A child can't provide her own care, so she definitely counts as someone's dependent come tax-time. If you and your boyfriend meet a few requirements, he can claim the child as his dependent. However, if you qualify to file your own taxes, you must claim the child since it's your biological offspring.
Generally speaking, if your child can be claimed by another parent, like his father, your boyfriend may not be able to claim the child on his tax return. However, if the father is not involved in the child's life -- and pays nothing to support the child -- and the three of you live together, and your boyfriend supports you both, there's a chance he can claim your child on his tax return.
In order for your boyfriend to claim your child on his taxes, the three of you need to meet a few requirements. First, you must have made $3,650 or less for the year, thus qualifying as a dependent yourself. You and your child need to have lived with him for the full year, for example, all of 2010. Your boyfriend must have provided over 50 percent of the child's expenses, from food to medical care to shelter. Since the child can't care for herself, these conditions are fairly easy to meet.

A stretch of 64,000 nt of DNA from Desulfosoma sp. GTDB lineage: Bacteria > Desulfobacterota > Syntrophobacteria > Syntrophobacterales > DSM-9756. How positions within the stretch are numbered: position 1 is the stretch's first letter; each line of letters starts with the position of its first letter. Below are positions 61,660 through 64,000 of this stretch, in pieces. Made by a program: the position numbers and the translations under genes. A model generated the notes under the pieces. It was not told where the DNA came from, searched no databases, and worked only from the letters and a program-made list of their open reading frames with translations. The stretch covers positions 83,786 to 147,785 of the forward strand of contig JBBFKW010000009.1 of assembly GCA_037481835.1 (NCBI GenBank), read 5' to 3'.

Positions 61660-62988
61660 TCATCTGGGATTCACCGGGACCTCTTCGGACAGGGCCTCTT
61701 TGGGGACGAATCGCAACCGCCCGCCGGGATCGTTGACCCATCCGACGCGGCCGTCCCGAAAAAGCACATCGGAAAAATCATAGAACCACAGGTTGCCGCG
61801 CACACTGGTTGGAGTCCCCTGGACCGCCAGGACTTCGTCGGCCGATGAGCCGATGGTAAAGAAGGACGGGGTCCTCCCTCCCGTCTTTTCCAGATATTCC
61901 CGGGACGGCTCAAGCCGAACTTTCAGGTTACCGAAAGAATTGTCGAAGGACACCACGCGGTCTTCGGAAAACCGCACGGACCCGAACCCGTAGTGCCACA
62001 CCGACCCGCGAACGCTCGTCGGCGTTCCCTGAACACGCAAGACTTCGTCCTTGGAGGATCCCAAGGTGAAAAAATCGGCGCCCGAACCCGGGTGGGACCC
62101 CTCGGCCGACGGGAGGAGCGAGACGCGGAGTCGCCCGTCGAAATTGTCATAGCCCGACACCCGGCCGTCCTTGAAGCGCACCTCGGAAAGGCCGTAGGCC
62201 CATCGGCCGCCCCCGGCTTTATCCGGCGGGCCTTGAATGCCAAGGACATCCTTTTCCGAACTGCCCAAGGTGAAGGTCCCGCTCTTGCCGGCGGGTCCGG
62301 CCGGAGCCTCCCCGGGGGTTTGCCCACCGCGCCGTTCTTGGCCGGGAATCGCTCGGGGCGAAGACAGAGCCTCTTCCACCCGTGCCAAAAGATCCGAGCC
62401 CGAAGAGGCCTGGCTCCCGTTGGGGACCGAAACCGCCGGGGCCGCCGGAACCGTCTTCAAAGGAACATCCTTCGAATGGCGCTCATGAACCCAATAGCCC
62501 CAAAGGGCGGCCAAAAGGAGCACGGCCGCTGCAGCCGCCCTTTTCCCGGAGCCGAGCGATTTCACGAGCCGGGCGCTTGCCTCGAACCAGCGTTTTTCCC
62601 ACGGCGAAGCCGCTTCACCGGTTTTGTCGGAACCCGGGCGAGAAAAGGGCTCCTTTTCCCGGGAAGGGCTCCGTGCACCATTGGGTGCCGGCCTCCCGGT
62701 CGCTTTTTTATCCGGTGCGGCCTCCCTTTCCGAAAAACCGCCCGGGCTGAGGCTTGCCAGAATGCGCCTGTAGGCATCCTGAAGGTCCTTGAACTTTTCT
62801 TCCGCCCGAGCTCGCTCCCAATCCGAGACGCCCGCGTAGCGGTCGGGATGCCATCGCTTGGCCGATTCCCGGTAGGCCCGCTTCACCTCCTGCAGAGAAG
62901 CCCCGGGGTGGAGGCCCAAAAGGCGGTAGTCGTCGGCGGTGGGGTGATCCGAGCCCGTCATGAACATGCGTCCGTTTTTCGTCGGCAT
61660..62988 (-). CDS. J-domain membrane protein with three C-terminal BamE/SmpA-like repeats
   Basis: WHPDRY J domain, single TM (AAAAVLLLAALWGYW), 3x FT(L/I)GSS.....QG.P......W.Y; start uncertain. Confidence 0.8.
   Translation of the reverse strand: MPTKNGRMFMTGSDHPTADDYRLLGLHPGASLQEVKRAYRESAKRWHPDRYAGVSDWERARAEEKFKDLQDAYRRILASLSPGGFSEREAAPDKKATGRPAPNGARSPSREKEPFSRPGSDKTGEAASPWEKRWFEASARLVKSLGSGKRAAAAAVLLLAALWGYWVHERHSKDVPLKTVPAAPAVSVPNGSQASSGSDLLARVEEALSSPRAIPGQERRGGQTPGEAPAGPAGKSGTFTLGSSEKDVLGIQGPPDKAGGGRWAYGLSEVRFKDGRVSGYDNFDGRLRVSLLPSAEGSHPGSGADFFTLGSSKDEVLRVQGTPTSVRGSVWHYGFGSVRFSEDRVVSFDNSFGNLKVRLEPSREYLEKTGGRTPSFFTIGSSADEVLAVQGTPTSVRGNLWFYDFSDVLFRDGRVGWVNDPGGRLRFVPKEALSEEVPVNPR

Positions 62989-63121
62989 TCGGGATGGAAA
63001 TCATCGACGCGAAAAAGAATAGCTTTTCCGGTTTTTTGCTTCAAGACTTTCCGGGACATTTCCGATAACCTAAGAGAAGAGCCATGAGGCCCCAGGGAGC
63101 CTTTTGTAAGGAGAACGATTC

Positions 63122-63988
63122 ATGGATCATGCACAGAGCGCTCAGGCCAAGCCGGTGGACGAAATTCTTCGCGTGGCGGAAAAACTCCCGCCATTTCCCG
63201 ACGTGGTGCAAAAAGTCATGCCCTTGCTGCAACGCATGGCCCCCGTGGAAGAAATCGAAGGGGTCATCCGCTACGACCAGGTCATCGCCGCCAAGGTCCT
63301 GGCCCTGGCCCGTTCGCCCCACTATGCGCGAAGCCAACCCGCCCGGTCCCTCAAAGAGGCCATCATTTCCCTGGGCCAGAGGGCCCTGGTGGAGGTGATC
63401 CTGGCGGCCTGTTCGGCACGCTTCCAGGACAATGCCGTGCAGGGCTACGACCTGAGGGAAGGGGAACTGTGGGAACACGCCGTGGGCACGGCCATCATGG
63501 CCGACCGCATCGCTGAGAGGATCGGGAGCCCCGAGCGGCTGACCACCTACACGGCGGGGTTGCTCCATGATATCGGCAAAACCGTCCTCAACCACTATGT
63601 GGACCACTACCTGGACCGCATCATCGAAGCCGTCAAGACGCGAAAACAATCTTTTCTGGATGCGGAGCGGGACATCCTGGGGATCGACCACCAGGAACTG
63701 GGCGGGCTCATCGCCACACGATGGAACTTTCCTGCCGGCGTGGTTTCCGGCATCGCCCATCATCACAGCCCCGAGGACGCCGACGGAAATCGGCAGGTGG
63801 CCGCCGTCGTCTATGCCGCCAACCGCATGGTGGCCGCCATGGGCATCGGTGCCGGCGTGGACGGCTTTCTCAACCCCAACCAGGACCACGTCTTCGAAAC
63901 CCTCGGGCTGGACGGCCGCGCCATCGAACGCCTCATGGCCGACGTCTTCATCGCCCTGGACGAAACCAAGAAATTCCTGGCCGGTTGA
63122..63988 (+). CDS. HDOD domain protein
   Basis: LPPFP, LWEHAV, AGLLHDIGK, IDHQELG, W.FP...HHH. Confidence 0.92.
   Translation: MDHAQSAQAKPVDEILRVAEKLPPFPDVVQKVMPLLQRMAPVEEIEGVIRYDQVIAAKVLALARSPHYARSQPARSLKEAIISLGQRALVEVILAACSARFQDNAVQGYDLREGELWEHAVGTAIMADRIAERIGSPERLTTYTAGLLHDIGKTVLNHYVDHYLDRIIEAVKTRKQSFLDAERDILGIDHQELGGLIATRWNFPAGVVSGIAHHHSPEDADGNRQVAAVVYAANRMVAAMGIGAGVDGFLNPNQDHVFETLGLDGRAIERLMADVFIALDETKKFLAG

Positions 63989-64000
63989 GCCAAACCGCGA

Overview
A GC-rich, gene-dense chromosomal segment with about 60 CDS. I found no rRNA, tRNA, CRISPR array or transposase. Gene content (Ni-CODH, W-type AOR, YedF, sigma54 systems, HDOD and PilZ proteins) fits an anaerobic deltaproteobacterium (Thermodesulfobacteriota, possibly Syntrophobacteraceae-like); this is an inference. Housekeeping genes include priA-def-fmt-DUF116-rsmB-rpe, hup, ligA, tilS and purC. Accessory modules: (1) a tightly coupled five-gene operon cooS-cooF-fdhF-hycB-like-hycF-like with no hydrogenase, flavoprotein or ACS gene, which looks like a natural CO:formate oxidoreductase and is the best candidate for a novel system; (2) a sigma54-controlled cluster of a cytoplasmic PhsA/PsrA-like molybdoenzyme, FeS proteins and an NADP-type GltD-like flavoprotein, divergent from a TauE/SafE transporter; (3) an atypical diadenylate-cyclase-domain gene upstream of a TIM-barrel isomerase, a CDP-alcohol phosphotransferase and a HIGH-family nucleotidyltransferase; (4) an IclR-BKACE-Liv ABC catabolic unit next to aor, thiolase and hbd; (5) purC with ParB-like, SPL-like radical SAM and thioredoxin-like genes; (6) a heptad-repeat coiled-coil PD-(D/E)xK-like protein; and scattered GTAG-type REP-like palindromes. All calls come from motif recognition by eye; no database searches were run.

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Head of Household
Although your boyfriend can claim the child if the support conditions discussed above are met, he cannot claim "head of household" status, since neither you nor your child are related to him. If the child is biologically his, however, he can claim "head of household" status.
Before you have your boyfriend claim your child, make sure the child's father is not planning on claiming the child. A child can only be claimed once by one parental figure. If both of you claim the same child, whoever filed first typically gets to keep the child as a dependent, so if your boyfriend files second, he'll have to redo his taxes without the child dependent.